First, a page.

Saturday, May 16, 2009

I Call It Torture

I've been trying to find a way to post on this topic for weeks. The way the torture issue is being bandied about in the press lately has me incensed.  After all, that's why I started this blog—as an outlet for my outrage—so here goes.

The primary source material for this post is a recently-leaked report by the International Committee of the Red Cross (ICRC) (PDF). As far as I am concerned, the ICRC is an unimpeachable source of information. Sadly, the same cannot be said of politicians, government officials or even certain high level members of our intelligence community. Based on the following information about the CIA detention program, you tell me if what we've done (yes, WE have done this) to some human beings can be called anything other than torture.

Arrest and Transfer

The ICRC reported on 14 cases. Each of these individuals was captured between 2002 and 2005, not by US Armed Forces on a battlefield, but by national police or security forces in one of four countries. The fourteen were moved around from one detention site to another, at least 3 and for some, 10 times before finally arriving at Guantanamo in September 2006. They were never told where they were being sent, but several deduced that Afghanistan was the first stop. A CIA 'black site' in Poland was another likely destination.

The transfer routine was fairly standard. The detainees were stripped naked, cavity-searched, photographed, dressed in a diaper and tracksuit, blindfolded, fitted with earphones and shackled into position on a plane where they remained until arriving at the new location. Flight times varied from one hour to more than twenty-four hours.

naked man sitting, confined

Continuous Solitary Confinement

The length of detention for the fourteen ranged from sixteen months to four and a half years. They were held incommunicado the entire time. They were allowed no contact with anyone other than their interrogators and masked prison guards. No family. No news. No independent third parties.

posed naked man standing


The detention regime was extremely harsh, especially during the initial period which lasted up to several months and included:
  • Suffocation by water
  • Prolonged stress standing, naked, arms chained above head for two to three days at a time, often with no toilet access
  • Beatings by use of rope attached to a collar around the neck to forcefully slam the head and body against a wall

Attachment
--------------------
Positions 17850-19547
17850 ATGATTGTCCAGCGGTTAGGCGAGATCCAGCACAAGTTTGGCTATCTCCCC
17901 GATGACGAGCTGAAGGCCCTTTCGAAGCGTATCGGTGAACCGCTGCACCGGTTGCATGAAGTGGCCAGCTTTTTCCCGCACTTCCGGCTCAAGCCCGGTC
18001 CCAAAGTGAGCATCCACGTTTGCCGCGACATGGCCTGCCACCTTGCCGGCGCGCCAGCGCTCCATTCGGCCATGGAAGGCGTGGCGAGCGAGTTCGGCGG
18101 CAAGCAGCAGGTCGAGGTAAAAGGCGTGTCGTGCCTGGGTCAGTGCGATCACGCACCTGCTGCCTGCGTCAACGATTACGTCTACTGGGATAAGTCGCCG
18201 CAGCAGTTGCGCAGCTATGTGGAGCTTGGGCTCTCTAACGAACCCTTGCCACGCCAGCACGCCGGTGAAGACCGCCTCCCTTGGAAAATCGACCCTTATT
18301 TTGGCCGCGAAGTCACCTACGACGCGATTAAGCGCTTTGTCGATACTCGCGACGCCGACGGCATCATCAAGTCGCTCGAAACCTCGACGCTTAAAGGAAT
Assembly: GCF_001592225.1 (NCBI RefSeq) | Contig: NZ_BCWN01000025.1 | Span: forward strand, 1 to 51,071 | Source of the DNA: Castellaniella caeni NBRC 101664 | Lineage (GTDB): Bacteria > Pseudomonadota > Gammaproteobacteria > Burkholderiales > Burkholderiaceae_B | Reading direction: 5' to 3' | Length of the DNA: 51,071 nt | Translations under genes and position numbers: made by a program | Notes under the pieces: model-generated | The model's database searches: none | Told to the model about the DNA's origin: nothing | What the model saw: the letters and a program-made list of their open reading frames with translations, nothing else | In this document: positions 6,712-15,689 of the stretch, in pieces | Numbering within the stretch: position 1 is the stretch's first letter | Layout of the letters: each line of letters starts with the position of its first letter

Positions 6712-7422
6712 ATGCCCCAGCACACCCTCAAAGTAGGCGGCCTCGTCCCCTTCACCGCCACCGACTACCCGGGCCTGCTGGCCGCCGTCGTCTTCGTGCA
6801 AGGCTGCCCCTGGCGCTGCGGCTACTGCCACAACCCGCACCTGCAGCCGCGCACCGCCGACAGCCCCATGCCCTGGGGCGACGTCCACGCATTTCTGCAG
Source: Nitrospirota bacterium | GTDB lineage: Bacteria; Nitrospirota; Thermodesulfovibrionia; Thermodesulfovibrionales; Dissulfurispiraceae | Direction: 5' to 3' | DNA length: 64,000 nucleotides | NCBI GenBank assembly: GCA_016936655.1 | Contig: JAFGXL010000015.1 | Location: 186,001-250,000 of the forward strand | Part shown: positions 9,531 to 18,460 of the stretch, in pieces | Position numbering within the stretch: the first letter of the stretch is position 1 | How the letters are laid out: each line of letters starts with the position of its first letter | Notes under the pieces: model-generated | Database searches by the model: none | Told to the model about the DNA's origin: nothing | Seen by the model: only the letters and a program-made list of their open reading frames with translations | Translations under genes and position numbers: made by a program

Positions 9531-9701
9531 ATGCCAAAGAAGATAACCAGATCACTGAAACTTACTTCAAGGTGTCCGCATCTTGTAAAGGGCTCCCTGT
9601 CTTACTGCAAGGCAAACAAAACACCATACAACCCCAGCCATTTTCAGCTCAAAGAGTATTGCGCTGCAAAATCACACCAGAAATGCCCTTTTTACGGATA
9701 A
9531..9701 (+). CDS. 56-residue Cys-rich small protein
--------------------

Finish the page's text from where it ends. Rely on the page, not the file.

• Beatings involving kicking to the body and face, slapping and punching
  • Lengthy confinement in a small box to severely restrict movement
  • Prolonged nudity for several weeks to several months
  • Sleep deprivation for up to 180 hours through forced stress positions, cold water, repetitive loud noise or music
  • Prolonged exposure to cold air, dousing with cold water and cold water immersion
  • Prolonged shackling of hands and feet
  • Threats of ill-treatment to the detainee and his family
  • Forced shaving of head and beard
  • Deprivation of solid food for up to a month

Further Deprivations

In addition to the torture treatment outlined above, the fourteen were also deprived of access to the open air, exercise, appropriate hygiene facilities and the basic items that go with it, and restricted access to their holy book. 

These 'enhanced techniques' must be viewed in their totality. The ill-treatment did not consist of a single technique now and then, but all the techniques one after another or in conjunction with each other.

The ICRC defines torture and other prohibited ill-treatement as follows:
  • Torture: existence of a specific purpose (e.g., to gain information) plus intentional infliction of severe suffering or pain;
  • Cruel or inhuman treatment: no specific purpose, significant level of suffering or pain inflicted;
  • Outrages upon personal dignity: no specific purpose, significant level of humiliation or degradation.
Yes, we did torture at least these fourteen "high-value detainees."  Yes, this ill-treatment is against the law.  Therefore, the people who authorized this treatment, the people who wrote legal opinions attempting to justify it, as well as the people who carried it out, are criminals.

I cannot imagine why anyone would allow these criminals to escape an impartial investigation and a rigorous prosecution.  We cannot turn the clock back and undo what we did.  Likewise, we cannot just turn away and leave this wound to fester.
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